30 Terrible Things That Were Accepted in the 80s But Not Today

The 80s nostalgia grows stronger by the day, and it is not difficult to see why. The 80s and the 90s were exciting times, with people feeling much safer, and less alone. But on the flipside, many things that were common in the 80s would not be acceptable today. 

Smoking on planes

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No one thought about second-hand smoking in the 80s. There were tiny ashtrays next to your plane seat, and even pilots smoked because no one wanted them to experience nicotine withdrawal mid-flight. But more on smoking later.

Spanking kids

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Not only that physical punishment was the norm at home, but even some schools allowed it. Today, spanking is a form of abuse, but in the 80s it was a necessary disciplinary measure.

Not many cared for people with allergies

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Today, airplanes no longer offer peanuts, and taking a peanut butter and jam sandwich to school is not allowed. In the 80s, kids and adults with allergies were viewed as the problem, and they just had to do their best to survive each day. Epipens only became a thing in 1987.

Chickenpox parties

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In the 70s and 80s, parents wanted to expose children to the virus at a young age. Parents organized chickenpox parties or simply playdates where healthy children spent time with a child with chickenpox to infect them deliberately.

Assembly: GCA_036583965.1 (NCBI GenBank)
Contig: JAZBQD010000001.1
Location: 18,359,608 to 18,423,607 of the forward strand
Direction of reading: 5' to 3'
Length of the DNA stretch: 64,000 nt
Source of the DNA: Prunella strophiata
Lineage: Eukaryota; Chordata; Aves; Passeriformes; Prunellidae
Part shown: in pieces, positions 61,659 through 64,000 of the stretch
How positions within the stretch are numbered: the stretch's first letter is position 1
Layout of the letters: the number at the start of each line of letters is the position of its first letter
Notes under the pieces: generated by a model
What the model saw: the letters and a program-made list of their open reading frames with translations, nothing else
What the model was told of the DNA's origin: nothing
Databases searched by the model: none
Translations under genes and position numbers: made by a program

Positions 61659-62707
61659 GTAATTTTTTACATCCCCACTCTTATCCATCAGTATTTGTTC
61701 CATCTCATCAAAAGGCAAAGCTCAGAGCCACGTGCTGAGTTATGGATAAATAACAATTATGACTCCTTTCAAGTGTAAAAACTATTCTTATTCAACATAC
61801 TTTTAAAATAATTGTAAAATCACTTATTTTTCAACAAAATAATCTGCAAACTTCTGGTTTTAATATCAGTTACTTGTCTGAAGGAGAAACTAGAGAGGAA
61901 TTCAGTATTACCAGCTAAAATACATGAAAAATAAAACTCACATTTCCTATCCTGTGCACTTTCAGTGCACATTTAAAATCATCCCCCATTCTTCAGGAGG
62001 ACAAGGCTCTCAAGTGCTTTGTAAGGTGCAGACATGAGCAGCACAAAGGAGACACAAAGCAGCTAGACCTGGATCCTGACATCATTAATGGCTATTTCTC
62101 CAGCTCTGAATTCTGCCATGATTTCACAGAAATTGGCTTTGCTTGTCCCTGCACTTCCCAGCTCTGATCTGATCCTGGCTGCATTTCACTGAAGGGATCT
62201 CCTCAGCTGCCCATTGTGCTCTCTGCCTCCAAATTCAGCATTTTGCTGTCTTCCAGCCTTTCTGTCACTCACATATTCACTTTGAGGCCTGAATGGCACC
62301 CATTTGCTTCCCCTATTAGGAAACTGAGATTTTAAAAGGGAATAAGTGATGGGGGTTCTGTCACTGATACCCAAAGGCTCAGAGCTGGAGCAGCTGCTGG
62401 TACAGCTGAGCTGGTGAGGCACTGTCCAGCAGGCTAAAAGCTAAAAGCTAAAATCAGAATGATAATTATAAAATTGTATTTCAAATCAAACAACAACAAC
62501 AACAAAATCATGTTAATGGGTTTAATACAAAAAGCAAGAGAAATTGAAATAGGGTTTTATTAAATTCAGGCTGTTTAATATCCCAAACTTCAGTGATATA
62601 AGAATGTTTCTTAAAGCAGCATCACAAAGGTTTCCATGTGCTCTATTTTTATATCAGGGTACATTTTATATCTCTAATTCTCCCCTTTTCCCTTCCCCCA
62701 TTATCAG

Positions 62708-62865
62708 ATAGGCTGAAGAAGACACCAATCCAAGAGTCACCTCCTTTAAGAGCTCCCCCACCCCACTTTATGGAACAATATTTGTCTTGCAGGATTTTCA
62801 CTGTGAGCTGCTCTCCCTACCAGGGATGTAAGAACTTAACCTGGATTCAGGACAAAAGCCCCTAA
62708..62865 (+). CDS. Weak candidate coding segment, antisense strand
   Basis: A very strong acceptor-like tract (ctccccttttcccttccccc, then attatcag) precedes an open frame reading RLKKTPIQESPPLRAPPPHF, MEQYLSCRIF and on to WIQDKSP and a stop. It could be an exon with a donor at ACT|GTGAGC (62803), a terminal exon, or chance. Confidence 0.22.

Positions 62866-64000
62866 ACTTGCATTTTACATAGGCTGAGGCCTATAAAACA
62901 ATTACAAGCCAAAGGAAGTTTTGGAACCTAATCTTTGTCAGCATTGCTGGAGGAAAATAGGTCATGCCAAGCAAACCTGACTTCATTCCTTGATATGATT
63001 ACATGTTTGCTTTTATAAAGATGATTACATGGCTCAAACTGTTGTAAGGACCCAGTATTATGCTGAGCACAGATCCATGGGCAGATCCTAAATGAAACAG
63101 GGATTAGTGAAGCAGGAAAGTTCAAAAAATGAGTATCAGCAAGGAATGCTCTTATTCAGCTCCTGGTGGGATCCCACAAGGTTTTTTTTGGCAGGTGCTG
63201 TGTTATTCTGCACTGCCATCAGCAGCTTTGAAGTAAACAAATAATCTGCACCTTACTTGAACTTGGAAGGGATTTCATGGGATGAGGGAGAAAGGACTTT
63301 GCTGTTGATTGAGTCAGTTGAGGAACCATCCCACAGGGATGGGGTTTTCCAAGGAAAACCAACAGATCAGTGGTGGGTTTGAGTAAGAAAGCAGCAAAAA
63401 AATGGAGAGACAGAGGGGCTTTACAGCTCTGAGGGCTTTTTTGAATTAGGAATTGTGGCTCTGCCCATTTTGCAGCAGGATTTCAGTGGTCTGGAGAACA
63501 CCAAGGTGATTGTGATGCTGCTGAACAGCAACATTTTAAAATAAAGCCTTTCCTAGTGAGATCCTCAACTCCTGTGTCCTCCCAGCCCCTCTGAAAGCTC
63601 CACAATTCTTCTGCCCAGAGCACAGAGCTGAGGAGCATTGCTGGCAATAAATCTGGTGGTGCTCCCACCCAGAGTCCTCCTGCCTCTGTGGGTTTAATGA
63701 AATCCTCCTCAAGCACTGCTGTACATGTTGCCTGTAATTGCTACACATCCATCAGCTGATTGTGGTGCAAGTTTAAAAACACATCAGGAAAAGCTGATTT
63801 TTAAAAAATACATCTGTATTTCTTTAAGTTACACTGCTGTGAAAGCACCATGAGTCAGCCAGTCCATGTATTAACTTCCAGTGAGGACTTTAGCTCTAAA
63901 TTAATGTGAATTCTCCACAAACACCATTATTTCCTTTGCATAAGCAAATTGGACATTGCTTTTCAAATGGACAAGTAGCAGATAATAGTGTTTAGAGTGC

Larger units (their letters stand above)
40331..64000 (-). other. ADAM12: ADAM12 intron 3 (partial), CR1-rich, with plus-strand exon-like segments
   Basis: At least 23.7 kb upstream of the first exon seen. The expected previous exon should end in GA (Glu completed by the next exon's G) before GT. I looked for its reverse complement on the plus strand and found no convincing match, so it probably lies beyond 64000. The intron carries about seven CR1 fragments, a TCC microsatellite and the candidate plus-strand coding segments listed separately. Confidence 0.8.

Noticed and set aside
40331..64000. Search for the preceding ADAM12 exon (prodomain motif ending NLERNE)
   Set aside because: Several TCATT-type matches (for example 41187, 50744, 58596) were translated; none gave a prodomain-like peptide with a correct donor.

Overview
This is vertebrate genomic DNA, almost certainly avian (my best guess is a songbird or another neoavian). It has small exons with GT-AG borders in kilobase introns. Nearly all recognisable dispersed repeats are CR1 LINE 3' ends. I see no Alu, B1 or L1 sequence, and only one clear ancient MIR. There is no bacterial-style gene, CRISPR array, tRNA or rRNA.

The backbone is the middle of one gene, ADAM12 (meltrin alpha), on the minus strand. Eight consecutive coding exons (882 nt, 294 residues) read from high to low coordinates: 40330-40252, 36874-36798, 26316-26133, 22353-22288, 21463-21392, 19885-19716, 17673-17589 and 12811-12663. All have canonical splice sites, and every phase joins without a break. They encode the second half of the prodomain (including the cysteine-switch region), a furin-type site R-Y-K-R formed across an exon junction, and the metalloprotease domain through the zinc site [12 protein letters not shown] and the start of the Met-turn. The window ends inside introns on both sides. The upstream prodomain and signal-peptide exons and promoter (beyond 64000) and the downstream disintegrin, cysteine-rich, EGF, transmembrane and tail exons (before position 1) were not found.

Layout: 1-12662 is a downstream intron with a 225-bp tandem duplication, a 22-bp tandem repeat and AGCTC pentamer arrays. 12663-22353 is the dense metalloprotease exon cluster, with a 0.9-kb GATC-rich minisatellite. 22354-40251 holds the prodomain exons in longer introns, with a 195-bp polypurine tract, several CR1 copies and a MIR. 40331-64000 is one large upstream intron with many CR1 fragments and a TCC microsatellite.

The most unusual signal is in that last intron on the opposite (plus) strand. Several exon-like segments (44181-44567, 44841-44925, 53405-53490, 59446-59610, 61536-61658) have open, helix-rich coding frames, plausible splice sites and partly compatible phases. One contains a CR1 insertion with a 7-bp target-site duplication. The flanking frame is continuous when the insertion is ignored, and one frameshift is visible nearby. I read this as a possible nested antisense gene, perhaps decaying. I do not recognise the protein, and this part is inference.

PG 13 ratings did not exist until the mid-80s

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Kids were exposed to more adult humor, extreme violence, and inappropriate scenes. PG 13 rating started in 1984, though parents did not see what the fuss was all about until years later.

Creepy romance movies

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The Blue Lagoon from 1980 was an extremely popular and controversial film. It featured Brooke Shields, who was 14 at the time of the filming and later expressed that such a movie would not be allowed today. Her costar Christopher Atkins was 18, and the two played cousins who fell in love on an island. The film had explicit scenes.

Even creepier shows for the whole family

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Not only were the movies fetishizing children, but family-friendly TV shows were extremely creepy. The Box of Delights had howling wolves, a spooky train ride, and puppets, while The Adventures of Mark Twain featured a Satan. Alf, for once, ate cats.

Children went to the cockpits